On the morning of December 29th, 1922, the British Schooner Annie L. Spindler, sailing out of Yarmouth, in the Canadian maritime province of Nova Scotia, ran aground on the shoreline of Race Point Beach. The ship, dubbed "The Rum Runner" by those who knew her, came ashore almost exactly in front of the U. S. Coast Guard Station at Race Point, carrying what else but around 600 cases of Canadian Whiskey!
A lookout on duty at the station had spotted the vessel some ten minutes before she struck the shoreline. A terrible storm had churned up the waters, and the lookout could see that the ship's captain and his crew of five men had lashed themselves to the ship's rigging to keep from being swept overboard as the ship was tossed about by the enormous waves pushing it ever closer to the shoreline, its distress signals flying.
The seas were too rough to launch the surf boat to rescue the ship's crew, so Coast Guard Captain Irving Collins used a small canon called a Lyle gun to shoot a line out over the bow of the ship, and a breeches buoy was set up to rescue one man at a time as the pounding waves began slowly breaking the ship apart.
Picture a rope pulled taught between the mast of the ship and a crew of men on the shore, with a lifesaving ring, or buoy, hanging like a doughnut floating in the fryer, from a pulley attached to that rope. Got the picture? Now imagine a pair of breeches (a pair of pants,) attached to the buoy as if it were a huge waistband for the pants, which were hanging beneath the buoy, with the legs dangling in mid air. One at a time, a man on the ship would climb into that pair of pants, with the buoy circling his waist, and be pulled ashore by the crew of men on the beach. This breeches buoy, or beach apparatus, as it was sometimes called, was used to save the lives of hundreds of sailors over the years. Click the following link to see a four minute movie showing how the breeches buoy
Despite the snow flurries in the air that day, and the bitterly cold wind from the north, local people gathered on the beach by the hundreds all day long, watching as the receding tide left the ship lying broadside on the beach, completely out of the water, as the waves continued to thunder ashore and slowly dismantle the ship.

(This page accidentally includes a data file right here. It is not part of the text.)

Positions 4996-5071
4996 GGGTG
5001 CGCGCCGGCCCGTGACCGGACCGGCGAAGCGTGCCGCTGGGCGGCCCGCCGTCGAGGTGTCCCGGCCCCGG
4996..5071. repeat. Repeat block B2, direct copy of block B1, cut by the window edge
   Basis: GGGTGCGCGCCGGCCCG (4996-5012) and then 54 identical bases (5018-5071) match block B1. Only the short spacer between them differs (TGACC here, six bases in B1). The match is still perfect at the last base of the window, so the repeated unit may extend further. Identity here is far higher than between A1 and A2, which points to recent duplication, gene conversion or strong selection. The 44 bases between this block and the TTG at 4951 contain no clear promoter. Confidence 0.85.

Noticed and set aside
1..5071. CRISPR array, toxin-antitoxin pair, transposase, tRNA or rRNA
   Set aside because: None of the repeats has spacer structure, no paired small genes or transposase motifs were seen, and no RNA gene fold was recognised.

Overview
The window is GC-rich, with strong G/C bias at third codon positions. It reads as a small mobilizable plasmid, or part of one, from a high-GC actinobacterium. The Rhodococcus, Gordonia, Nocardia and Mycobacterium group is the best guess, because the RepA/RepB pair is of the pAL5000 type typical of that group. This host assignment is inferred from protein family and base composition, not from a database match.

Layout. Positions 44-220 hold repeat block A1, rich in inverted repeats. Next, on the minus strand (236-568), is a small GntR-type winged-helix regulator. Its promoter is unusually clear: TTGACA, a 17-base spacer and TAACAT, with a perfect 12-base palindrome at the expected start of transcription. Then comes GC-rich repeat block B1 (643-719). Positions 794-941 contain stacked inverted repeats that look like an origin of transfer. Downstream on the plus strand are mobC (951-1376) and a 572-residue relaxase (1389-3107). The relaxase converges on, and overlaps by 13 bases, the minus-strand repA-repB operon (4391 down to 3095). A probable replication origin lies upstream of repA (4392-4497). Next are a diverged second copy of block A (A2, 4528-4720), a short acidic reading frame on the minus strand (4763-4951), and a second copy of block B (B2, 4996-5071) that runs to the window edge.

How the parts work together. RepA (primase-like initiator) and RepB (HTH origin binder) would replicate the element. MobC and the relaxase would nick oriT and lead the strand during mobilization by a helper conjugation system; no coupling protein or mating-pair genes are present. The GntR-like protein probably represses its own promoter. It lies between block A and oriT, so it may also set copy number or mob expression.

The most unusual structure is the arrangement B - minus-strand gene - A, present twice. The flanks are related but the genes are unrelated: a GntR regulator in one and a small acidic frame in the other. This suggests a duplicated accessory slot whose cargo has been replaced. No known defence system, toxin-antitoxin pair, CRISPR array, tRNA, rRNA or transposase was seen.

This was in the early days of Prohibition in the United States, when it was illegal in this country to manufacture or distribute alcohol. Some of the folks gathered on the shoreline cared less about the rescue of the ship's crew than they did about the possibility of getting their hands on a case or two of whiskey, but no such luck, apparently.
According to one account I read, they all went home empty-handed after spending most of the day waiting for cases of whiskey to be washed out of the hold of the ship, all the while trying to keep themselves warm against the winds and the storm.
I've read legends about folks rowing or even swimming out after cases of whiskey bobbing on the waves, which seems rather unlikely given the severe weather and dangerous seas that day. Of course, after all, this was
Provincetown, so anything might
have been possible.
Another report mentioned a couple of hundred cases of recovered whiskey stored in a sort of warehouse shed while the Coast Guard, courts, and customs service determined what should be done with the contraband, but when the shed was opened following the proceedings, all but a few cases of that good Canadian whiskey had mysteriously disappeared.
Other accounts I read raised the ships cargo of whiskey to some 800 cases, and one told of a house-to-house search by the authorities, looking for any sign of the purloined hootch, with not a single bottle being found. Of course, Provincetown fishermen and their families were all certainly clever enough to have hidden a few bottles where they would never be discovered.
I'll write more about the rum runners, shipwrecks, and the early U.S. Life-Saving Service, which evolved into today's Coast Guard, in future posts. Meanwhile, read the original New York Times article on the wreck of the Annie L Spindler